The Market for Preferences

Earl, Peter E. & Potts, Jason D. (2004) The Market for Preferences. Cambridge Journal of Economics, 28(4), pp. 619-633.

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Learning processes are widely held to be the mechanism by which boundedly rational agents adapt to environmental changes. We argue that this same outcome might also be achieved by a different mechanism, namely specialisation and the division of knowledge, which we here extend to the consumer side of the economy. We distinguish between high-level preferences and low-level preferences as nested systems of rules used to solve particular choice problems. We argue that agents, while sovereign in high-level preferences, may often find it expedient to acquire, in a pseudo-market, the low-level preferences in order to make good choices when purchasing complex commodities about which they have little or no experience. A market for preferences arises when environmental complexity overwhelms learning possibilities and leads agents to make use of other people's specialised knowledge and decision rules.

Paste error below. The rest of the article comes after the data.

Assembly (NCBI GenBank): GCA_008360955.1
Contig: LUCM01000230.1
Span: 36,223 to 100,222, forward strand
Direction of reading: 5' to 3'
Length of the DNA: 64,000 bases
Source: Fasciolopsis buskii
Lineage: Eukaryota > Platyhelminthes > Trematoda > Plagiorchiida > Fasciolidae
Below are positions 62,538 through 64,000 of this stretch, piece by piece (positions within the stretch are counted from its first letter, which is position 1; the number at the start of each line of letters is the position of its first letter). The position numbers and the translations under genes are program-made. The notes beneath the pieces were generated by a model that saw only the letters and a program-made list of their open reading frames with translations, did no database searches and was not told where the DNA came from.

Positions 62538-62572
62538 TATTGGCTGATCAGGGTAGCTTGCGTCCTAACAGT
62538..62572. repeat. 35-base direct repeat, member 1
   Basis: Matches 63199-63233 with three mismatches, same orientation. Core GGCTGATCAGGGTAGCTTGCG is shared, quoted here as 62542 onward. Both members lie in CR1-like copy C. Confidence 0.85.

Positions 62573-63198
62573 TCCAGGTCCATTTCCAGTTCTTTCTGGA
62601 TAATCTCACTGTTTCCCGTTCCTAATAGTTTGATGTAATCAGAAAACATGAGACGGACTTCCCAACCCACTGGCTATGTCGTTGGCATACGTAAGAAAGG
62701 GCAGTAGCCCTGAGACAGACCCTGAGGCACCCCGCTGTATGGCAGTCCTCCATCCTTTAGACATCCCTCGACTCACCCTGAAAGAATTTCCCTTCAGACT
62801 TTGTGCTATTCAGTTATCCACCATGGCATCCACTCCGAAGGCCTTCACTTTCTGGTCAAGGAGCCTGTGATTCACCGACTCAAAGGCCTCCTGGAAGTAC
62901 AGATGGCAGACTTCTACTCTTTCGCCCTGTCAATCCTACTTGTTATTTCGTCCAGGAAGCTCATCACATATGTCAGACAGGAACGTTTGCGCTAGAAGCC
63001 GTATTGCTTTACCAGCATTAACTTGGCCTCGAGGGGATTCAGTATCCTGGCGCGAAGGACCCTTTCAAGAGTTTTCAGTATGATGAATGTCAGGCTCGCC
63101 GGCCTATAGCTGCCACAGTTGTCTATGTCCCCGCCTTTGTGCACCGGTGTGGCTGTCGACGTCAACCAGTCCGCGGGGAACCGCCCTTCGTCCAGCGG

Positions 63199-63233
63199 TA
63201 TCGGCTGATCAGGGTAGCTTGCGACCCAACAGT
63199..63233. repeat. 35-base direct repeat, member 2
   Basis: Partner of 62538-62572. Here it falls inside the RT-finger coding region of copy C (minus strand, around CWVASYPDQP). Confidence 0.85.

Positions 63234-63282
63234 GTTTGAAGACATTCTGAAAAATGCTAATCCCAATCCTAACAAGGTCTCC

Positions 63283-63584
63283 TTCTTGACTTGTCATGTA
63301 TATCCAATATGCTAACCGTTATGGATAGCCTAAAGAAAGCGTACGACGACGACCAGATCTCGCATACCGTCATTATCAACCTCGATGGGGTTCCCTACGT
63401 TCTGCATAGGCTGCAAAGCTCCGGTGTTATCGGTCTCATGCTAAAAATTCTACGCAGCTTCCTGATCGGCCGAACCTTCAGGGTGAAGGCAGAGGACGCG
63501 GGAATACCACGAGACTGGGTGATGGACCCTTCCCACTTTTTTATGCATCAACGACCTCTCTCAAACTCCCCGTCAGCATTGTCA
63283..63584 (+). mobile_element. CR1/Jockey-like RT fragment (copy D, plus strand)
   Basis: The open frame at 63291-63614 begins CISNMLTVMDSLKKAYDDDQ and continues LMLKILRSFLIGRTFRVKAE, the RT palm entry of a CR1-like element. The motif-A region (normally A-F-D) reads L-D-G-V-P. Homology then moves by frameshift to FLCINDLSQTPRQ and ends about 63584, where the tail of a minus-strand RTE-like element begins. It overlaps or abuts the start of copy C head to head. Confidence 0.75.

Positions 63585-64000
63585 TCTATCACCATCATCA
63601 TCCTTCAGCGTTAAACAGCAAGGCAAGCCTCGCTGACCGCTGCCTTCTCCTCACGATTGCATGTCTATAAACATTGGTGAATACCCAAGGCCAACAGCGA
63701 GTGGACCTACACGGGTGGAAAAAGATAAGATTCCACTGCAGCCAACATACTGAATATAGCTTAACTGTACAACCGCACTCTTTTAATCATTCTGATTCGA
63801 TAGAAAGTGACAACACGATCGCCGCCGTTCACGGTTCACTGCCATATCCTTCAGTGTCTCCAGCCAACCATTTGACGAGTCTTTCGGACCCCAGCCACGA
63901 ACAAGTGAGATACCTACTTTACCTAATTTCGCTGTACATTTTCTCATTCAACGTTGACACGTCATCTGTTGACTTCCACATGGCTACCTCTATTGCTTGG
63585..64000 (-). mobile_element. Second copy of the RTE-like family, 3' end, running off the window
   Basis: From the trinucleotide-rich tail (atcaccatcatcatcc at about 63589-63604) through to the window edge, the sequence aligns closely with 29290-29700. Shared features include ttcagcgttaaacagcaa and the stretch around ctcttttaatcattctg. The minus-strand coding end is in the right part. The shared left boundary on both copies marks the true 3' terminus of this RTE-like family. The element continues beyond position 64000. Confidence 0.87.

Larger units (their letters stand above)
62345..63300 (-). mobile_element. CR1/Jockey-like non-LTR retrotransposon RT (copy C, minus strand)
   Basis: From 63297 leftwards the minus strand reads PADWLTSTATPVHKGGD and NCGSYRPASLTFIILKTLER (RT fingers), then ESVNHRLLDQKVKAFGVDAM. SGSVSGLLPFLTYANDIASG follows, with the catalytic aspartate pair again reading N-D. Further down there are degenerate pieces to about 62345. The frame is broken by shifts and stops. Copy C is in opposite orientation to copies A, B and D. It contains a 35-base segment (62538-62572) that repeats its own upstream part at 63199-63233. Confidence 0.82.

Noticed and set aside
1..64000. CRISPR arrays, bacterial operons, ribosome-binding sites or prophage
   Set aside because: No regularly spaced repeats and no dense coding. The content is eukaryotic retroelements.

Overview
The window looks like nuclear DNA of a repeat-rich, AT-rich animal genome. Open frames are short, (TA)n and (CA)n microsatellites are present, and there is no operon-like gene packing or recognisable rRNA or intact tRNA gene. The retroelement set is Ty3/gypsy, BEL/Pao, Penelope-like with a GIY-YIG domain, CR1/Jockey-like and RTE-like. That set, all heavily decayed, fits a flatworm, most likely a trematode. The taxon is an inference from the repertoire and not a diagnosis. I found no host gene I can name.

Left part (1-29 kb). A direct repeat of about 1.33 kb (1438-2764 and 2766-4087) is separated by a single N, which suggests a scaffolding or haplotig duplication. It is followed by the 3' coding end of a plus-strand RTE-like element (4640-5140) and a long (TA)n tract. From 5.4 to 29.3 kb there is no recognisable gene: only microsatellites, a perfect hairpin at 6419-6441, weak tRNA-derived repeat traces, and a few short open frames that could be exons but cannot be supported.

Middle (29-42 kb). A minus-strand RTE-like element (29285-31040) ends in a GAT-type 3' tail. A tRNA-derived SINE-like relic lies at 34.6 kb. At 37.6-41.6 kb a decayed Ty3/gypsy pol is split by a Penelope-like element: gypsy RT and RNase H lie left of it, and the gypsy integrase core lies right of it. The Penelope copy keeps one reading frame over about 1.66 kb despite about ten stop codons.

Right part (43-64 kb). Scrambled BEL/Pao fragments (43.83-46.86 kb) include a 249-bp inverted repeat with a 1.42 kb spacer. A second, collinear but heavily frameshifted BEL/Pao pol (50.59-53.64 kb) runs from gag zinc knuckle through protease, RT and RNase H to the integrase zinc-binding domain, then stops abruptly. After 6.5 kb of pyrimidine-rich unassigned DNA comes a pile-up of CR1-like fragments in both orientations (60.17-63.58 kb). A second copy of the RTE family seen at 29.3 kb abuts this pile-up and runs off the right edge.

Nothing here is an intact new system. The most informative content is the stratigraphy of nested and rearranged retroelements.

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34 citations in Web of Science®

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ID Code: 10239
Item Type: Journal Article
Refereed: Yes
Additional Information: For more information, please refer to the journal's website (see hypertext link) or contact the author.
DOI: 10.1093/cje/28.4.619
ISSN: 0309-166X
Divisions: Current > QUT Faculties and Divisions > Creative Industries Faculty
Copyright Owner: Copyright 2004 Oxford University Press
Deposited On: 19 Oct 2007 00:00
Last Modified: 29 Feb 2012 13:30

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